‘Small businesses will be the most negatively impacted by Brexit’

An EU flag flies in the face of Parliament
An EU flag flies in the face of Parliament
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Small and medium sized businesses may be the most negatively affected by Britain’s leaving the European Union, with Brexit predicted to harm investment, growth and development.

A major study of some 10,000 firms across the country conducted by the universities of Essex and St Andrews showed the potential impact of the uncertainty caused by Brexit was likely to result in lower levels of capital investment, reduced access to external finance, lower levels of growth, reduced product development and lower levels of business internationalisation.

The research, the first of its kind and led by Dr Ross Brown and Professor John Wilson from the Centre for Responsible Banking and Finance, University of St Andrews, draws upon detailed econometric analysis of the UK government’s Longitudinal Small Business Survey, one of the largest attitudinal surveys of SMEs undertaken in the UK.

Following the result of the referendum, the UK government inserted a number of Brexit-related questions into the survey which enabled this analysis.

While the research painted a gloomy picture among many company bosses, the mood was not uniform across the population of UK SMEs, both in sectors and geographically.

The results suggest that Brexit-related uncertainty is likely to affect larger, export-oriented firms and those operating in hi-tech and service-related industries the most.

Concern over SMEs. Picture Scott Merrylees

Concern over SMEs. Picture Scott Merrylees

One extract from the combined study, published today, reads: “In other words, firms thought to be the most significant for boosting productivity and economic growth may be most negatively affected by Brexit”.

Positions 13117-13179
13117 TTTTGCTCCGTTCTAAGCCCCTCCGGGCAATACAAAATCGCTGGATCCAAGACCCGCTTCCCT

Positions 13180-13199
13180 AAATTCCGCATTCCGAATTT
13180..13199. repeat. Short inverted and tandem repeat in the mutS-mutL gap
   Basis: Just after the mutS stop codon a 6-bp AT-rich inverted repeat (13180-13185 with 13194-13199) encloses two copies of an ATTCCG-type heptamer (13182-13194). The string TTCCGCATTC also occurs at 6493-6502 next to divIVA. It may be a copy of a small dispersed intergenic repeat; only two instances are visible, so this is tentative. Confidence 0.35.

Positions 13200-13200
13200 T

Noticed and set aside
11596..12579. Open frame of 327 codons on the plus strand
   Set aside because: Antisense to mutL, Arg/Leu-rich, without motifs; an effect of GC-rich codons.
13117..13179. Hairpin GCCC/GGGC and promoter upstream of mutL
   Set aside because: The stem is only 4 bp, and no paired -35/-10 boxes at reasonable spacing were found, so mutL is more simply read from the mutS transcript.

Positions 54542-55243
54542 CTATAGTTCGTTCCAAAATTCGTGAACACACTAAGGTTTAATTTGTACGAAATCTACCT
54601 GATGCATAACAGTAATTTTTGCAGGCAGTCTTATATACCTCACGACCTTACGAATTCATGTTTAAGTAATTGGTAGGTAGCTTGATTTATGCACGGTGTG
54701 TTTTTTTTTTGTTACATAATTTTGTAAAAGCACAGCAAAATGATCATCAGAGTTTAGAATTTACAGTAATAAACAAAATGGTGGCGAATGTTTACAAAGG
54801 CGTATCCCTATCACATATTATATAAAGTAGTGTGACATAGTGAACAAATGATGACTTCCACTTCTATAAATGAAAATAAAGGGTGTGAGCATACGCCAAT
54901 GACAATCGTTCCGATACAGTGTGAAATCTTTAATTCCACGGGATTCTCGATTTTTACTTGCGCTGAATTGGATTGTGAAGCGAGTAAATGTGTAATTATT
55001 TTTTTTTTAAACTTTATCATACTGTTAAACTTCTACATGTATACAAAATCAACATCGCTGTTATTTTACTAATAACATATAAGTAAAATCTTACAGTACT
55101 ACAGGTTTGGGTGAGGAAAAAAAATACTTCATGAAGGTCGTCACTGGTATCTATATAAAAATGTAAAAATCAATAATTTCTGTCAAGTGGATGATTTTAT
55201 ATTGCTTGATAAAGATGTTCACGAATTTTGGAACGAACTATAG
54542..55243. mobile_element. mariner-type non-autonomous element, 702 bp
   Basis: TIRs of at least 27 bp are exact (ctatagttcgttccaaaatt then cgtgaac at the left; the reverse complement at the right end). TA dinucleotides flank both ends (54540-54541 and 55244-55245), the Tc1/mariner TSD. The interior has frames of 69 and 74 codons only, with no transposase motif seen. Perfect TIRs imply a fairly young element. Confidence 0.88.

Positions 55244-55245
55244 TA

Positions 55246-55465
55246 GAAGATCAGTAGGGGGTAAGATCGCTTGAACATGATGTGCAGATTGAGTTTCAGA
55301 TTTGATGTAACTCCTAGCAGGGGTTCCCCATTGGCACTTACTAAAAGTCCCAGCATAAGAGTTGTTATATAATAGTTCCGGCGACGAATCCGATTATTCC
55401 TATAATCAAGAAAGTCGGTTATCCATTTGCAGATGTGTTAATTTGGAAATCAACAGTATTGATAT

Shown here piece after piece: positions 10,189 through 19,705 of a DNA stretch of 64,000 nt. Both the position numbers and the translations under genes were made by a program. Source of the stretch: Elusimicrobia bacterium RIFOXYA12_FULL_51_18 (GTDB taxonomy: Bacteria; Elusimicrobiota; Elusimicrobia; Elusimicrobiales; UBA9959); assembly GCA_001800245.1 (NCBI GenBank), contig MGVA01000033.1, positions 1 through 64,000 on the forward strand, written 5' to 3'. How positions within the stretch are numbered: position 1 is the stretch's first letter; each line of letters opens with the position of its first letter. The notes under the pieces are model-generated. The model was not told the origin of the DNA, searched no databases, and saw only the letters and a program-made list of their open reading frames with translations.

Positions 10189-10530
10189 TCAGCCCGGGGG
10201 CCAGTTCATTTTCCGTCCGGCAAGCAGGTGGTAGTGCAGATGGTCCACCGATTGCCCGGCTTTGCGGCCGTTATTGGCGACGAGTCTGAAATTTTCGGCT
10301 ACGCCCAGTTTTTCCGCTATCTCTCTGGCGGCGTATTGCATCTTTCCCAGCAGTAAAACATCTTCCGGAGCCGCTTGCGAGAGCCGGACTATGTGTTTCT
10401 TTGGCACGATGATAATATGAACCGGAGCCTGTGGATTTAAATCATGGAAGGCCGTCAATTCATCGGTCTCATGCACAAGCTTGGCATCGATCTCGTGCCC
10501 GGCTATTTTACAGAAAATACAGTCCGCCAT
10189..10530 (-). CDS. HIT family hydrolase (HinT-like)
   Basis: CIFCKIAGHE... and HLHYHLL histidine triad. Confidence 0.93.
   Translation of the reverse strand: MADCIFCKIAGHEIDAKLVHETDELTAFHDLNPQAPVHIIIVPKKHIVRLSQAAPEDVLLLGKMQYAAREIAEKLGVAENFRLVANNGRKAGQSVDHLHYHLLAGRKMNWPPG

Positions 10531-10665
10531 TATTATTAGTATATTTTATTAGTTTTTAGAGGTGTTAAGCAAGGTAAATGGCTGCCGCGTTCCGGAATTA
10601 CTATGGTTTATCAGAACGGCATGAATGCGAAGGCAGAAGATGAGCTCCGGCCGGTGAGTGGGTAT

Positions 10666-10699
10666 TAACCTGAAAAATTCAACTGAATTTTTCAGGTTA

In terms of geographic location, SMEs based in Scotland and Northern Ireland view Brexit more negatively. In part this mirrors the differentiated voting patterns during the referendum in which English and Welsh voters backed Brexit in greater numbers than seen in Northern Ireland and Scotland. However, the researchers also said that the findings may reflect the greater reliance on EU trade within Scottish and Northern Irish SMEs.

Dr Brown, reader in entrepreneurship and small business finance at the University of St Andrews, said: “The results of our analysis suggest that Brexit-related concerns could result in a range of negative consequences for UK SMEs, especially the impact on reduced capital investment, which critically weakens and undermines their ability to grow and prosper.

“Most worryingly, these perceived negative impacts appear to be foremost in the minds of entrepreneurs and managers located in the types of innovative and export-oriented companies, which are often viewed as the high growth ‘superstars’ of tomorrow.

“In other words, SMEs thought to be the most significant for boosting productivity and economic growth may be the most negatively affected by Brexit.”

The study has produced a number of important findings which are highly salient for policymakers, government departments, financial providers and industry bodies in the UK and across the rest of the EU tasked with monitoring the effects of Brexit on SMEs and the economy more generally.

“There appears to be a deep-seated uncertainty permeating UK small businesses about the ramifications of Brexit,” said Dr Brown.

“Owing to its highly complex, contested and indeterminate nature, Brexit is unlike most other types of institutional instability because it has the potential to fundamentally re-write the rulebook for how firms do business in the UK.

“These concerns seem to be most acutely felt within certain types for firms. By and large, the larger, more innovative, more export-oriented and hi-tech you are the more likely you are to have concerns regarding Brexit for your business.”